The multiplayer benefits from the same features that make the campaign shine, but ironically enough, it also suffers from the same problem- it doesn’t get great until you’ve played for a few hours. That’s when the coolest modes are unlocked, like Assault and Extraction. Personally, I’m more a fan of Crash Site, just ‘cuz it reminds me a whole lot of those happy-go-lucky King of the Hill playground sessions. The aforementioned suit abilities alone make the multiplayer aspect of Crysis 2 very different in comparison to other FPSs. For instance, because I tend to favor stealth if I have the chance, I can use a sneaky, backstabbing approach in both the single-player and multiplayer scenarios. Factor in the various maps that present players with all sorts of tactical opportunities, and you’ve got a robust online experience that serves to add plenty of longevity. But hey, don’t forget that the campaign alone might take upwards of 12 hours. How awesome is that?
Crysis 2 is a no-brainer for any FPS fan and might even appeal to those who desire a twist to the tried-and-true shooter format. The Nanosuit is a definite game-changer; from the visor that offers tactical advice to the minor platforming features to the many upgrades, it give the player awesome control. In some ways, I was actually reminded of Deus Ex when playing this sequel; the sci-fi franchise is indeed part-RPG and has a different structure, but there are elements of Crysis 2 that don’t revolve around reflexes and finger dexterity. The campaign is long and involved, the intensity, emotion and immersiveness continues to get better and better as time goes on, the technical achievement cannot be overstated, and the multiplayer is a rewarding bonus. The AI trips and stumbles, the glitches are there, and I got really bored during the first few hours, but the end result is a compelling, involving adventure. Give it a try.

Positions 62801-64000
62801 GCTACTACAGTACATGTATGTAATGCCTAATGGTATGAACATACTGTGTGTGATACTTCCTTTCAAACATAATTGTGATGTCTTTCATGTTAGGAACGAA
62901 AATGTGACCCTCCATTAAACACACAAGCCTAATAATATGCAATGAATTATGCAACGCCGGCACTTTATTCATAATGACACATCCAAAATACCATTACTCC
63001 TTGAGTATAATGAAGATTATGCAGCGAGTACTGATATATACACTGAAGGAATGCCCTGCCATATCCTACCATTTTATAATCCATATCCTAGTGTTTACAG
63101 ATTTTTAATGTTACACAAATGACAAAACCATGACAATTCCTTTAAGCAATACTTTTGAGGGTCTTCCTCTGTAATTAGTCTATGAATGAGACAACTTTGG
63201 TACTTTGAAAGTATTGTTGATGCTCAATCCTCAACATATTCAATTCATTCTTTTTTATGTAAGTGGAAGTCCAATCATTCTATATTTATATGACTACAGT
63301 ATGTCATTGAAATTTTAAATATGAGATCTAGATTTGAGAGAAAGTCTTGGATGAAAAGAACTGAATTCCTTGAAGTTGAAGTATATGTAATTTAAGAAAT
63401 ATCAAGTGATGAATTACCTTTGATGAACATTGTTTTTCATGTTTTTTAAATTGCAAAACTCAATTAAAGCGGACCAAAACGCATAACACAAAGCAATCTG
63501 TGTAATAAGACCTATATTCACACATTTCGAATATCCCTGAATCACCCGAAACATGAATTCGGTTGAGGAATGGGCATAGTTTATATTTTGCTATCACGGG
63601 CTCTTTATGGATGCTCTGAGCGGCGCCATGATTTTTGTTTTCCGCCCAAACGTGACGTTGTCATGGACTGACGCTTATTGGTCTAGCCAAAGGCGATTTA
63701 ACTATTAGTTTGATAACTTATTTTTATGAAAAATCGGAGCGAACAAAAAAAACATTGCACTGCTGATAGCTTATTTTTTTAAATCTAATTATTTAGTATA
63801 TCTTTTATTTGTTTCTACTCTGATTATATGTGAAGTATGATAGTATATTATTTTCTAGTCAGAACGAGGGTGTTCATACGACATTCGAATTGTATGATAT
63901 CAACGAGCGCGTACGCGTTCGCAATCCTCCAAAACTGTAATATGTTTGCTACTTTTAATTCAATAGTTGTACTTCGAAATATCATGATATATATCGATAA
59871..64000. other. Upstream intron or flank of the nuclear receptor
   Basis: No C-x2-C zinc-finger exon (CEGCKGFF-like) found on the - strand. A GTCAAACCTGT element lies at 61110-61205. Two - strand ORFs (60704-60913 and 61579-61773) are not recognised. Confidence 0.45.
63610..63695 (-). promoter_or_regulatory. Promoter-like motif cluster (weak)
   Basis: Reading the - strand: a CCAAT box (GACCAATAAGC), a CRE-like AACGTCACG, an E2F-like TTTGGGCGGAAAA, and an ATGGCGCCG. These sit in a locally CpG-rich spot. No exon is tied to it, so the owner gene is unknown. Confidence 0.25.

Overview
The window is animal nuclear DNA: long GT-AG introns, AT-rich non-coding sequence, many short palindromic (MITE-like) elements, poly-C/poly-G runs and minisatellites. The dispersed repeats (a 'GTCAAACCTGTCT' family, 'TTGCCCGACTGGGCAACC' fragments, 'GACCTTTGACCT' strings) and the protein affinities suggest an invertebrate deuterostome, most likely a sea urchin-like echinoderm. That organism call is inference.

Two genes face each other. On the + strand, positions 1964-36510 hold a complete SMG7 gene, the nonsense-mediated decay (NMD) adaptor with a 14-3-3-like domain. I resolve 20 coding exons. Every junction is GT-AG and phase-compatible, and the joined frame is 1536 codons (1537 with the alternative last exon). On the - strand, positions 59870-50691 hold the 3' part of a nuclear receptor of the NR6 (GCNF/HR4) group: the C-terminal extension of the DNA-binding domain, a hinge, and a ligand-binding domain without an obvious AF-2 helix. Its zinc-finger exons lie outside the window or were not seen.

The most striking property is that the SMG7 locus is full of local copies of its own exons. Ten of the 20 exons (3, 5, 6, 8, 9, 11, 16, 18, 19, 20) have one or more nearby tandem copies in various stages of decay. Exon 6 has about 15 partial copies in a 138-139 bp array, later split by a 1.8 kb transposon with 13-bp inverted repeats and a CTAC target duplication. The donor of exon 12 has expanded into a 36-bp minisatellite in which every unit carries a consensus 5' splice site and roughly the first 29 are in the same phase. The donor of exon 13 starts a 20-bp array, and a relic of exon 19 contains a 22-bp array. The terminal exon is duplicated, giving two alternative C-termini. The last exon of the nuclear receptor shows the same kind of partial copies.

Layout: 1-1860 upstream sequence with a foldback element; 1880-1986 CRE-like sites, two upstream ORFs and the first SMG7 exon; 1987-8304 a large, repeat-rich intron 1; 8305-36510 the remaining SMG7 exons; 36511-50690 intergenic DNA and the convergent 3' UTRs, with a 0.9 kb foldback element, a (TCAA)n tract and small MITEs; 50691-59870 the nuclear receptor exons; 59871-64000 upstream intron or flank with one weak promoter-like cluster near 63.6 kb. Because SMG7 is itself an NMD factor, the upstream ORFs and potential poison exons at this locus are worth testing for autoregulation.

The Good: Great graphics. Music and sound effects are top-notch. Expansive environmental design is a plus. Control is fantastic. Nanosuit is a captivating, distinguishing feature. Campaign is long and gets better with time. Multiplayer feels refreshing.
The Bad: Pop-in and gameplay glitches can be irritating. AI is inconsistent. Takes too long for the campaign to impress. Checkpoints may be too far apart.
The Ugly: “…getting tired of shooting people in the back.”